Wednesday, December 15, 2010

It's the name of the game

Tough. Challenging. Hard. It's the name of the game for a professional athlete (and his wife!).

Mark swam the 100m breaststroke today at the Short Course World Championships. He had a good morning swim (58.2). I set my alarm for 1:45 to see it online (though I didn't need an alarm. Annabelle was up all night with an ear infection and respiratory funk). I felt good. Confident. It looked like he did, too. I saw his name next to "4th." I thought this meant that he was fourth going into finals.

He was not.

Mark was 4th going into semi-finals. Semi-finals?! I didn't even think this meet had semi-finals. Bad swim wife. Bad.

So, after a quick trip to the pediatrician and a swift internal conversation with myself in which I questioned going into my office to watch the race versus staying at home with Turtle-my mother-and Annabelle, I sat in the living room with my girls to watch our everyday Olympian swim. Just as he was getting on the block to start, Brett, Mark's coach, called me. We watched the race together over the phone and live streaming.

He swam.

Not as fast as he had hoped. He added a little time. 58.4. This is where my heart breaks for him. 2 tenths of a second is nothing, right? Well, in this game it is and was enough to keep him from moving onto the finals.

No, this is actually not that big of a deal. It was not a great swim, but this meet (in a weird way) doesn't mean as much as others. However, it doesn't matter to me or my heart whether it is a friendly race in a backyard pool or the Olympic games, it hurts when Mark doesn't not swim the way he wants to swim. So, a million, ga-zillion, miles and a 10 hour time difference away, I sat on my living room floor to watch Mark swim to an 11th place finish. He did not make the finals. I was sad for him.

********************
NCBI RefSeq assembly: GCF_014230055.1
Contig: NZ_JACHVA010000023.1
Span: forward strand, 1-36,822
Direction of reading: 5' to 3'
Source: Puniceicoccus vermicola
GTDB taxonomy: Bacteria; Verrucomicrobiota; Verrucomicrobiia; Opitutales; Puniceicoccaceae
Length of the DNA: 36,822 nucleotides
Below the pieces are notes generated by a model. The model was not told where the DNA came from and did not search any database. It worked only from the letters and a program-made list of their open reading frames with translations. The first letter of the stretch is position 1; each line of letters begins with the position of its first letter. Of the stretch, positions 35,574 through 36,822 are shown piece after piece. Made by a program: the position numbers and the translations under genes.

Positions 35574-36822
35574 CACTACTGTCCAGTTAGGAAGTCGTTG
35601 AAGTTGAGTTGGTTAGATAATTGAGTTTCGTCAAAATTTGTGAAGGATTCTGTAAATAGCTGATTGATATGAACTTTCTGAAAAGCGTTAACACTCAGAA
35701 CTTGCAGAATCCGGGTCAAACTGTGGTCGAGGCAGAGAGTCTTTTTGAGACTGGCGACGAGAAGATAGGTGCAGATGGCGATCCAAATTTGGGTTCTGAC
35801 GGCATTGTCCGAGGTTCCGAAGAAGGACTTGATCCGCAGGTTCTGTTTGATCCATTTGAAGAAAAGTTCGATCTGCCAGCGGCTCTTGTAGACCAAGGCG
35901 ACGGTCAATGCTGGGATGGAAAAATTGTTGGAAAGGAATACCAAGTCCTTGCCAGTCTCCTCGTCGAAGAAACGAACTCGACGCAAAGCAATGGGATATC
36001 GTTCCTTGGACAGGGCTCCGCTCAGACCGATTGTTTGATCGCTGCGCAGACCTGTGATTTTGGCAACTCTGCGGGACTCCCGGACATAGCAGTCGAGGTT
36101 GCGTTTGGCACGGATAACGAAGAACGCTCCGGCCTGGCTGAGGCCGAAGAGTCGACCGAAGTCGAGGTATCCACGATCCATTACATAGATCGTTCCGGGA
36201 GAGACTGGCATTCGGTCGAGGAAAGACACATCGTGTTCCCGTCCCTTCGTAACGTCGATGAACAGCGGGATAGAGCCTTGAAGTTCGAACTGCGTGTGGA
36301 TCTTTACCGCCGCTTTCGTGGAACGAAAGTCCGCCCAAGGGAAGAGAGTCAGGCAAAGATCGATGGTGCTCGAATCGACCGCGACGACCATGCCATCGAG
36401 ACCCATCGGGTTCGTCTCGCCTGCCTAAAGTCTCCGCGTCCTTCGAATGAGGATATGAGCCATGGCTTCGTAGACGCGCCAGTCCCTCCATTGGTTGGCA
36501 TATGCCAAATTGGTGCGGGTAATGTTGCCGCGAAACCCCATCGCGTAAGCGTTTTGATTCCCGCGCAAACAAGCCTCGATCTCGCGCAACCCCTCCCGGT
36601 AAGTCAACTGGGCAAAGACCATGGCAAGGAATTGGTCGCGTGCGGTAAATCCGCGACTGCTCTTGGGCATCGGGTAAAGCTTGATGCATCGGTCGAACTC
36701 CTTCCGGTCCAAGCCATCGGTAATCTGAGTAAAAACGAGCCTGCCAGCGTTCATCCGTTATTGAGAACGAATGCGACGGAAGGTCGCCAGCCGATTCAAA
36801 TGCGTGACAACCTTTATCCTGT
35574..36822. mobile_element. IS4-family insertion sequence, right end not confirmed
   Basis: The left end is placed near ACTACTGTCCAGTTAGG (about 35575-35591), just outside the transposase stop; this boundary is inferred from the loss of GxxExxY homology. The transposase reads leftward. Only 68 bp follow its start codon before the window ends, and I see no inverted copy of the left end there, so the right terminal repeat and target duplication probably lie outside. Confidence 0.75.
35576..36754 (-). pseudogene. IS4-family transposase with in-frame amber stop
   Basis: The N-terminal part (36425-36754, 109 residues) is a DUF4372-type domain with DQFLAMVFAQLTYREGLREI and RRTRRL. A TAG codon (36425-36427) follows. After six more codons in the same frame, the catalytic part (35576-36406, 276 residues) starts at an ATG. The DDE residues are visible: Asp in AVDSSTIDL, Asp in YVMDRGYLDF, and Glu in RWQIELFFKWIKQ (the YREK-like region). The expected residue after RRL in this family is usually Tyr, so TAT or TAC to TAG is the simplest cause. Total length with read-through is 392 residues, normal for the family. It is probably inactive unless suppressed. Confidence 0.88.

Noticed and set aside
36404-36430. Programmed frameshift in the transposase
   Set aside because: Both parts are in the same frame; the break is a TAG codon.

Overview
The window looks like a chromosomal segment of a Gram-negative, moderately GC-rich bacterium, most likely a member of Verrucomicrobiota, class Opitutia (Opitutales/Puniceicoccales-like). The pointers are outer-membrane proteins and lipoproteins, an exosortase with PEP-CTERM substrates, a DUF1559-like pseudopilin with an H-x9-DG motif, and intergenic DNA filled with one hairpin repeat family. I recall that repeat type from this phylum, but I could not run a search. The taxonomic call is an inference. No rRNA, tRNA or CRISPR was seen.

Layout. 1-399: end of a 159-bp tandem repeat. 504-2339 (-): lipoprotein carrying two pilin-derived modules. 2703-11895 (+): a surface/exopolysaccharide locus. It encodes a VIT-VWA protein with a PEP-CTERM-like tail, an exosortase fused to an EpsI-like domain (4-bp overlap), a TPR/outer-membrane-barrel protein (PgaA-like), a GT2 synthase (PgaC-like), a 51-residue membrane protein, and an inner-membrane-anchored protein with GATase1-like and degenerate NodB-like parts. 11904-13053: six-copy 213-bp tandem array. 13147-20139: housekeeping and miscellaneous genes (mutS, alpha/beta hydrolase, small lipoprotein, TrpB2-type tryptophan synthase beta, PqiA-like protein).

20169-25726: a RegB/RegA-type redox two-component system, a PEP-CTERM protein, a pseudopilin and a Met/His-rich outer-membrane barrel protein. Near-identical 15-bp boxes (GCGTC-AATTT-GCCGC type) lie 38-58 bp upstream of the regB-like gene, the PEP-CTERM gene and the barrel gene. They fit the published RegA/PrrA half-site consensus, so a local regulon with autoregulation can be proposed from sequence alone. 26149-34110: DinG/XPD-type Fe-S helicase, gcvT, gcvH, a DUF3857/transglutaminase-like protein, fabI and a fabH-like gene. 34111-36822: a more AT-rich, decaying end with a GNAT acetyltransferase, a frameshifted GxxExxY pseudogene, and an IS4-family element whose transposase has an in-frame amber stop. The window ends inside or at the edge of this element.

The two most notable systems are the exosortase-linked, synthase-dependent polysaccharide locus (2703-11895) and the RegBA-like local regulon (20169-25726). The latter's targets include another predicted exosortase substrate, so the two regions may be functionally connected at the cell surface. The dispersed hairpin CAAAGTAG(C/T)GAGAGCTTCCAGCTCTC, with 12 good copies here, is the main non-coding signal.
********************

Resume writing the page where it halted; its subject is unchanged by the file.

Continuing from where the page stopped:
Though it was a disappointing race, I still got the chance to chuckle a little bit. I watched the race via live streaming from a German website, so I got to hear "Gangloff" repeated over and over in native tongue. For some reason this was quite amusing. It was like the mother ship calling back her Gangloff.

After a little sadness following Mark's race I picked myself up, loaded up my computer bag, and headed to Panera to work (nothing like crunching data that just doesn't want to work with me to get my mind off of swimming). I got an email from Mark. It read, "Are you by your computer?' Yep. So I logged into Skype (did we tell you that we got it working?!).

There I sat, at Panera, talking to my computer like some crazy lady. Mark was fine. Disappointed, but fine. I was happy to get to talk to him, even though I looked like a complete loon with voices in her head. I just wanted to make an announcement to everyone drinking their coffees and eating their Gingerbread bagels, "My husband is an Olympian. He is in Dubai. He just swam. I haven't gotten to talk to him in days, so I am talking to him via Skype. Yes, I realize that I am in public, but please stop staring--turn around and get back to applying your utterly delicious Honey Walnut cream cheese to the bagel that is nothing more than a cookie!"

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